Kenneth Kendrick worked at the peanut plant in Plainview back in 2006. He says he decided to speak publicly about his fear that the peanuts there could be tainted with salmonella simply because it was the right thing to do, and now he says he's still waiting for the US Congress to step up and do the right thing too. "It's been stressful." Kendrick says that's the best way to describe his life since thrusting himself into the spotlight as the Plainview Peanut Plant whistle-blower. "Somebody had to do something. I wanted to remain anonymous initially, but we knew that wouldn't have the impact that was needed."
He says stopping people from getting sick has been his top priority since the beginning. That's why he spent an entire month of free time sending emails to health officials asking them to inspect the Plainview Plant. When they did, and the FDA found the same strain of salmonella that is blamed for sickening more than 600 people and killing nine, he says he honestly believed officials would immediately take action. "There's lots of ways to prevent it from happening again that aren't that expensive," he says. Kendrick says initially it appeared Congress was stepping up. They formally questioned the Peanut Corporation of America President, Mr. Stewart Parnell, about how and why he allowed two of his plants to ship tainted products. They also invited the victims of salmonella poisoning to speak too. Kendrick says, "One of the first victims was saying [to Congress] we did this two years ago with ConAgra ... nothing has changed since then ... What are we going to do this time?" Now, Kendrick fears government efforts to fix the problem are dwindling. "I look at what action Congress is or isn't taking ... at what bills go before Congress and we don't see anything happening to prevent this from happening again ... It's like we're supposed to wait for the next big disaster." He says preventing a similar outbreak in the future is going to require the government to invest money in overhauling the nation's food safety system, and he says he won't stop fighting until that happens. "This hit our most vulnerable. Kids eating peanut butter and crackers, the elderly in nursing homes ... people can not allow that to just continue."
Kendrick says he does commend officials on how quickly they closed down the two plants that were linked to the salmonella outbreak and recalled all the tainted products. He's just hoping they'll do more in the future to prevent another outbreak. He says he has some ideas for changes the government can make to ensure this doesn't happen again. Here's his list of possible new laws for food safety when it comes to peanut plants.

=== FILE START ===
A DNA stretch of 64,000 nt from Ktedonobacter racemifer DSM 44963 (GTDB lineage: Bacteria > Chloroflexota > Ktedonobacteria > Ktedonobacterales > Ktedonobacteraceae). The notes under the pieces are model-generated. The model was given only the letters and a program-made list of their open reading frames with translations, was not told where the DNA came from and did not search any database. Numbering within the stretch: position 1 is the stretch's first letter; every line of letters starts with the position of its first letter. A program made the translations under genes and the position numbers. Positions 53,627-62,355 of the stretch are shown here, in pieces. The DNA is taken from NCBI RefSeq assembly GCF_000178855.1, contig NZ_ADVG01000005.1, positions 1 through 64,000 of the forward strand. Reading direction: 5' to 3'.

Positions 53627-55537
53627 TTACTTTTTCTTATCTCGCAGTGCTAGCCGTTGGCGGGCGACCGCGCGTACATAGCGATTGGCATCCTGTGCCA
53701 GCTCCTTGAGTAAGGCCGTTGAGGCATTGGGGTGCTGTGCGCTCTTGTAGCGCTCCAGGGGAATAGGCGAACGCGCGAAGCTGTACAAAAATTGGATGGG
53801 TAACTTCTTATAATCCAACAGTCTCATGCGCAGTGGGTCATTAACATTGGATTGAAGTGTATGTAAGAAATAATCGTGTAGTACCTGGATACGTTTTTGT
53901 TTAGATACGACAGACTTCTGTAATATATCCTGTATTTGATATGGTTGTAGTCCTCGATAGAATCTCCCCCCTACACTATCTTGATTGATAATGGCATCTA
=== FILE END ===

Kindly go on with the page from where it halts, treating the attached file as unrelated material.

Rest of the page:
1) To my understanding, the Peanut industry has no requirement to conduct lab testing on any regular basis. I believe the meat industry has to do so hourly.
2) Positive Lab tests must be reported to the FDA by some method, by the labs, to an enforcement agency. This will only work, if the above is required. Without a minimum testing requirement, fewer test will be done, if positives are required to be reported. (There is little expense with this, could be done by email by the labs.)
3) FDA should have the authority to view documents on an audit both at the processor and lab.
4) All employees must have a minimum food safety-training requirement to work in the plant with a set curriculum.
5) The state health Dept’s can not be contracted for this duty, if the FDA pays the states, they can do it at the same cost. States must protect their own industries, and can not be left to self-police their own cash crops. There must be minimum unilateral oversight, and states can add more if they so choose.
6) Inspectors must be specifically trained for the areas they are auditing, not left to know everything about every product. All must be trained on building inspections (how to spot roof leaks etc…) and signs of rodent problems.
7) If there are positive reports of contamination, the company must provide proof of product disposal, or method of decontamination and re-testing if decontamination is possible.
8) Each plant must have at least one person with certification of training in their food area from an accredited source, such as the FDA or CDC.
9) A contact means by which employees can report safety issues in good Faith. The government could start an anonymous 800 number hotline where workers in the food industry could easily report unsanitary conditions and other concerns more easily than the system allows now.